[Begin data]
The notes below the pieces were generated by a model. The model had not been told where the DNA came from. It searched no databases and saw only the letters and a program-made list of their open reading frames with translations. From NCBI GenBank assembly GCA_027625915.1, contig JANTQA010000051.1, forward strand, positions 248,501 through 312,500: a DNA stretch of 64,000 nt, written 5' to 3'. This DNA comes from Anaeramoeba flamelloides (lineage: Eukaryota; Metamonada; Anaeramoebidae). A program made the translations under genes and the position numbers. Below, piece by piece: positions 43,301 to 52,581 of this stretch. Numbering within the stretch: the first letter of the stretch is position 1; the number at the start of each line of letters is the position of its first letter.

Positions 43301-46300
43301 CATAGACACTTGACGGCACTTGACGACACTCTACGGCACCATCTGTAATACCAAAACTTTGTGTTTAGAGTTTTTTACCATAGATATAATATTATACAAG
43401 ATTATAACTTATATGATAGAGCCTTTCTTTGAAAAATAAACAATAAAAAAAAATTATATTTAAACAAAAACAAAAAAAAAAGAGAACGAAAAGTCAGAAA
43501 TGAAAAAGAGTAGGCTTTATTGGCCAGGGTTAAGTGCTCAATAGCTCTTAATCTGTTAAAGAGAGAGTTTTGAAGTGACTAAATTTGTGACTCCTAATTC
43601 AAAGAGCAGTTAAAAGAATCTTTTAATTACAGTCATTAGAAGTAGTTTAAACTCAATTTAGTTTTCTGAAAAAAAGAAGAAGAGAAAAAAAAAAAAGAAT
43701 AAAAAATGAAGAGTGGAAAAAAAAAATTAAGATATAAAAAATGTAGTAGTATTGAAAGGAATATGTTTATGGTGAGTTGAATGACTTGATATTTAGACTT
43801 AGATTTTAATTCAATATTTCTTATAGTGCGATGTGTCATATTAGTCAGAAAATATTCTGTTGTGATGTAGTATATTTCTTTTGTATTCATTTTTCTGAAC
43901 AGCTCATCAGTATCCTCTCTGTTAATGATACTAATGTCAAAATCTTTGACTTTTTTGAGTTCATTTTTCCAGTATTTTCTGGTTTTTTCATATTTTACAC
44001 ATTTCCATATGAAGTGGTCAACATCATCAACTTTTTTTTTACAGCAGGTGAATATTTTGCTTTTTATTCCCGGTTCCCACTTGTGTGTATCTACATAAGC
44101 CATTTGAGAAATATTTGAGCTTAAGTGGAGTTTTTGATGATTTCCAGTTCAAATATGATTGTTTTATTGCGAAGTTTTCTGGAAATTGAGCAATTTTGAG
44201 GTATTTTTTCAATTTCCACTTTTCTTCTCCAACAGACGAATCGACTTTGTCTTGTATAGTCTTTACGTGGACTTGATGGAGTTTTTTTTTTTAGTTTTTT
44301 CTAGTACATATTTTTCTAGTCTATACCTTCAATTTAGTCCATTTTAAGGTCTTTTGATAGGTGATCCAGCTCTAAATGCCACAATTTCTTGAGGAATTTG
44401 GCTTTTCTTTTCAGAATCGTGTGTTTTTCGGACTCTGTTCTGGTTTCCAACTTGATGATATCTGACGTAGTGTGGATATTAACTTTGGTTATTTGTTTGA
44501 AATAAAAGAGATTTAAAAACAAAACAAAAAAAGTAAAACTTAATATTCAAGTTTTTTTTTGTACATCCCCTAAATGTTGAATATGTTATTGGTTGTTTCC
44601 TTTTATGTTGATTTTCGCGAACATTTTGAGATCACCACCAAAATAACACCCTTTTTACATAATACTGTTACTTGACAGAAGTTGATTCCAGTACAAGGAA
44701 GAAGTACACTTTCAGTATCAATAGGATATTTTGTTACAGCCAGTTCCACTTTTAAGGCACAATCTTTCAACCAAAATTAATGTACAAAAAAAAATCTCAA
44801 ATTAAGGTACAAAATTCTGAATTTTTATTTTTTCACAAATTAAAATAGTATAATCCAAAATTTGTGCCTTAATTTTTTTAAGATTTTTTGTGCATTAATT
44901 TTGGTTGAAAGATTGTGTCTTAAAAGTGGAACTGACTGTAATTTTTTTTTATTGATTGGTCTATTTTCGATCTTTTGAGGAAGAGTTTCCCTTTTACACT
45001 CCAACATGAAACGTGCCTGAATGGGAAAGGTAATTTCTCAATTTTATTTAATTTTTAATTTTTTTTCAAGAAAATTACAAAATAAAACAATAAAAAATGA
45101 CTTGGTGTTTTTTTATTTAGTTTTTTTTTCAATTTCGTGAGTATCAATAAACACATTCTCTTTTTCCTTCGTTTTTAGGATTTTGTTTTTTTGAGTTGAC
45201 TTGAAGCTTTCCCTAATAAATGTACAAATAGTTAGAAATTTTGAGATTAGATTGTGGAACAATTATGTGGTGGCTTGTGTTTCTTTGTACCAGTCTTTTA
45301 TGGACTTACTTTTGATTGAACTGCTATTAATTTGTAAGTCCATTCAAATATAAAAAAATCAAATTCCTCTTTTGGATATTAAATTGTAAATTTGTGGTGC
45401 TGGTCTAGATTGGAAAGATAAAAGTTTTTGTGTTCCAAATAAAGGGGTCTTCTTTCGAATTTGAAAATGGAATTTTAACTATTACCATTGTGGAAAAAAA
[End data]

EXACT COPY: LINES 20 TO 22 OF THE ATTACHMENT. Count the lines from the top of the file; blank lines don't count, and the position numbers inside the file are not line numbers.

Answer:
45001 CCAACATGAAACGTGCCTGAATGGGAAAGGTAATTTCTCAATTTTATTTAATTTTTAATTTTTTTTCAAGAAAATTACAAAATAAAACAATAAAAAATGA
45101 CTTGGTGTTTTTTTATTTAGTTTTTTTTTCAATTTCGTGAGTATCAATAAACACATTCTCTTTTTCCTTCGTTTTTAGGATTTTGTTTTTTTGAGTTGAC
45201 TTGAAGCTTTCCCTAATAAATGTACAAATAGTTAGAAATTTTGAGATTAGATTGTGGAACAATTATGTGGTGGCTTGTGTTTCTTTGTACCAGTCTTTTA